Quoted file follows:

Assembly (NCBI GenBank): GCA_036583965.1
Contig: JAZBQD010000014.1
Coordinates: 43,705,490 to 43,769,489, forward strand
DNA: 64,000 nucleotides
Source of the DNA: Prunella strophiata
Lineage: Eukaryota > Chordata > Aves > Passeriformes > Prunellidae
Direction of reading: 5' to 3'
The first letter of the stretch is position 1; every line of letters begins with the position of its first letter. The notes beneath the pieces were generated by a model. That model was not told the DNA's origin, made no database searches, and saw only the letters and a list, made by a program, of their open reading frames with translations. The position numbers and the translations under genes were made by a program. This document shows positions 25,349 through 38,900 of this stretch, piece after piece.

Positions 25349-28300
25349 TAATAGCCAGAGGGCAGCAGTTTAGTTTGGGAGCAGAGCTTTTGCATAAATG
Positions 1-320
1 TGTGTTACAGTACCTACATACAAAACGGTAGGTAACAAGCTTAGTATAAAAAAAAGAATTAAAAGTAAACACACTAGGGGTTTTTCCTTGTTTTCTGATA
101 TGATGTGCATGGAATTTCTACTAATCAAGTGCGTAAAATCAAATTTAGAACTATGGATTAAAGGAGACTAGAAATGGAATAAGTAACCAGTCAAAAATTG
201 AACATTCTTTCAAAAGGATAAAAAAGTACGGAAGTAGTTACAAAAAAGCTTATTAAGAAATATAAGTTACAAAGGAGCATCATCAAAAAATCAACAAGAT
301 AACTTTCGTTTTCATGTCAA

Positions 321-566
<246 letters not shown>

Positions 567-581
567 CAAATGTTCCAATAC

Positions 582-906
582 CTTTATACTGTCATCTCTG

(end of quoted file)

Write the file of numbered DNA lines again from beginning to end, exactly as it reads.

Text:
Assembly (NCBI GenBank): GCA_036583965.1
Contig: JAZBQD010000014.1
Coordinates: 43,705,490 to 43,769,489, forward strand
DNA: 64,000 nucleotides
Source of the DNA: Prunella strophiata
Lineage: Eukaryota > Chordata > Aves > Passeriformes > Prunellidae
Direction of reading: 5' to 3'
The first letter of the stretch is position 1; every line of letters begins with the position of its first letter. The notes beneath the pieces were generated by a model. That model was not told the DNA's origin, made no database searches, and saw only the letters and a list, made by a program, of their open reading frames with translations. The position numbers and the translations under genes were made by a program. This document shows positions 25,349 through 38,900 of this stretch, piece after piece.

Positions 25349-28300
25349 TAATAGCCAGAGGGCAGCAGTTTAGTTTGGGAGCAGAGCTTTTGCATAAATG
Positions 1-320
1 TGTGTTACAGTACCTACATACAAAACGGTAGGTAACAAGCTTAGTATAAAAAAAAGAATTAAAAGTAAACACACTAGGGGTTTTTCCTTGTTTTCTGATA
101 TGATGTGCATGGAATTTCTACTAATCAAGTGCGTAAAATCAAATTTAGAACTATGGATTAAAGGAGACTAGAAATGGAATAAGTAACCAGTCAAAAATTG
201 AACATTCTTTCAAAAGGATAAAAAAGTACGGAAGTAGTTACAAAAAAGCTTATTAAGAAATATAAGTTACAAAGGAGCATCATCAAAAAATCAACAAGAT
301 AACTTTCGTTTTCATGTCAA

Positions 321-566
<246 letters not shown>

Positions 567-581
567 CAAATGTTCCAATAC

Positions 582-906
582 CTTTATACTGTCATCTCTG